Preferred Art Projects for the Preschool Classroom

The best art projects for preschool teach concepts beside art. Using art as a medium to explore geometry, patterns, science, literature, and social studies keeps children engaged and invites children who are not always interested in coloring or painting to participate. Children can be invited to use their individual creativity while at the same time meeting the purposes of the exploration in a secondary skill area.

Let’s look at a few examples. First, an activity designed to use geometric shapes to demonstrate a child’s understanding of a series. I hand my four-year olds a sheet of construction paper that has four different-sized triangles on it. Their assignment: to cut out the triangles and glue them onto a second piece of paper in an order that they can explain to me. Most of my students arrange them by size, either from smallest to largest or largest to smallest. But every year, one or two students arrange these triangles in two pairs, Number 1 (largest) with Number 3, then Number 2 with Number 4 (smallest). Their explanations of why they arranged the triangles the way they did always gives me a greater understanding of their thinking, and a clearer picture of how they understand the way a series of objects should work, as well as how smoothly they can cut. (After they explain their picture to me, I often give them foam stickers to decorate the triangles.)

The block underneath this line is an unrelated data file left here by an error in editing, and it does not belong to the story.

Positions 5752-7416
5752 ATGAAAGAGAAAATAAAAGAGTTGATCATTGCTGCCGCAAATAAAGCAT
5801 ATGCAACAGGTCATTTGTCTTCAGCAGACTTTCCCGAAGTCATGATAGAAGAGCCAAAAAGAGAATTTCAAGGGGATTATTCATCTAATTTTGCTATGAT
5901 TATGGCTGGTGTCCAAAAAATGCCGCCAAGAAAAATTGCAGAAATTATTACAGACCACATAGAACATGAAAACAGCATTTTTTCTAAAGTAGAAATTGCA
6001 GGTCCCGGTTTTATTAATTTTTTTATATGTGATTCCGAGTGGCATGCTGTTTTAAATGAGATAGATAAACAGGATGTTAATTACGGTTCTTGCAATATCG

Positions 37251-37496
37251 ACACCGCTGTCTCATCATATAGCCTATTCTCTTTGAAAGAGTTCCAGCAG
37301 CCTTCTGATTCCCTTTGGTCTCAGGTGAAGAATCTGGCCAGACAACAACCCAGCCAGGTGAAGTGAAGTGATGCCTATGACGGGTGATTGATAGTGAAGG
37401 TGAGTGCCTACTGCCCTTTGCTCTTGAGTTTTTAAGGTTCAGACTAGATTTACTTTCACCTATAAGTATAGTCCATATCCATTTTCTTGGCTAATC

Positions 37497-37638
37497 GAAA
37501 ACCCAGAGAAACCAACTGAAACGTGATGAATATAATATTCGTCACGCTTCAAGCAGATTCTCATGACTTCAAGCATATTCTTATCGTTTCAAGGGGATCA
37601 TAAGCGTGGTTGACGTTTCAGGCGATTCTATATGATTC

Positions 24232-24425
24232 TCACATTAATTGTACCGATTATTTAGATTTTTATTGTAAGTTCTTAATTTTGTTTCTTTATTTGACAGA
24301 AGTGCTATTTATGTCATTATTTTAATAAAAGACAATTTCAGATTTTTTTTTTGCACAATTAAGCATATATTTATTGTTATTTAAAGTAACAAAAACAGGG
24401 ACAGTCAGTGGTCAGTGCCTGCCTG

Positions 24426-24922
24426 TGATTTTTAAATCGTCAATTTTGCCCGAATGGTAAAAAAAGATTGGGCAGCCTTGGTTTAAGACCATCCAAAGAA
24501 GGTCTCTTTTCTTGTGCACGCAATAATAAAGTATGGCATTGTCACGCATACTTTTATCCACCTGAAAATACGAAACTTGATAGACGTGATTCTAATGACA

A second example is that of using translucent plastic or wooden beads to make a bracelet for Mom (or another significant mother figure) for Mother’s Day. I work together with the children during the year to make sure they understand patterns, and then for Mother’s day, we make a bracelet or a necklace with a pattern. The children are impressed with their own skill, the moms love the present (most of them actually wear the jewelry, which is always special), and I know that my students understand simple patterns. Many kids ask if they can make their own bracelets as well and they wear those bracelets (boys as well as girls) for as long as they can afterward.

A third example combines literature, science and art. After studying colors and how primary colors mix to create new ones, we go on to many other concepts in science. But weeks later when we read a picture book version of Rudyard Kipling’s “The White Seal”, I help them review those colors, and we learn about color blending with crayons. I give each child a picture I have drawn that is a scene from “The White Seal”, and we spend one “session” coloring it with more than one color (mountains gray and brown, etc.) in each part of the picture. We also leave parts of the picture (the bottom half of the seal is under water) uncolored with my tease that we’ll find out why in our next session. The next “session”, usually the following day, we take watercolors and paint the water sections of the page and to the delight of the children, we find out that the water paints the seal’s bottom half blue, but doesn’t quite cover the other objects underwater (the ones we colored). This is called a “crayon resist”, and the paint pools into little bubbles where children have not colored, and resists covering over the waxy crayon. So we’ve done a real art project, but we have also reviewed our understanding of how colors mix, and re-visited the story we read together.

The real prize? These kinds of projects help children remember what they have learned, and I hear them explaining what they learned while sharing the project with their families. And any time a child teaches someone else, their own understanding is deepened! Isn’t that why we teach?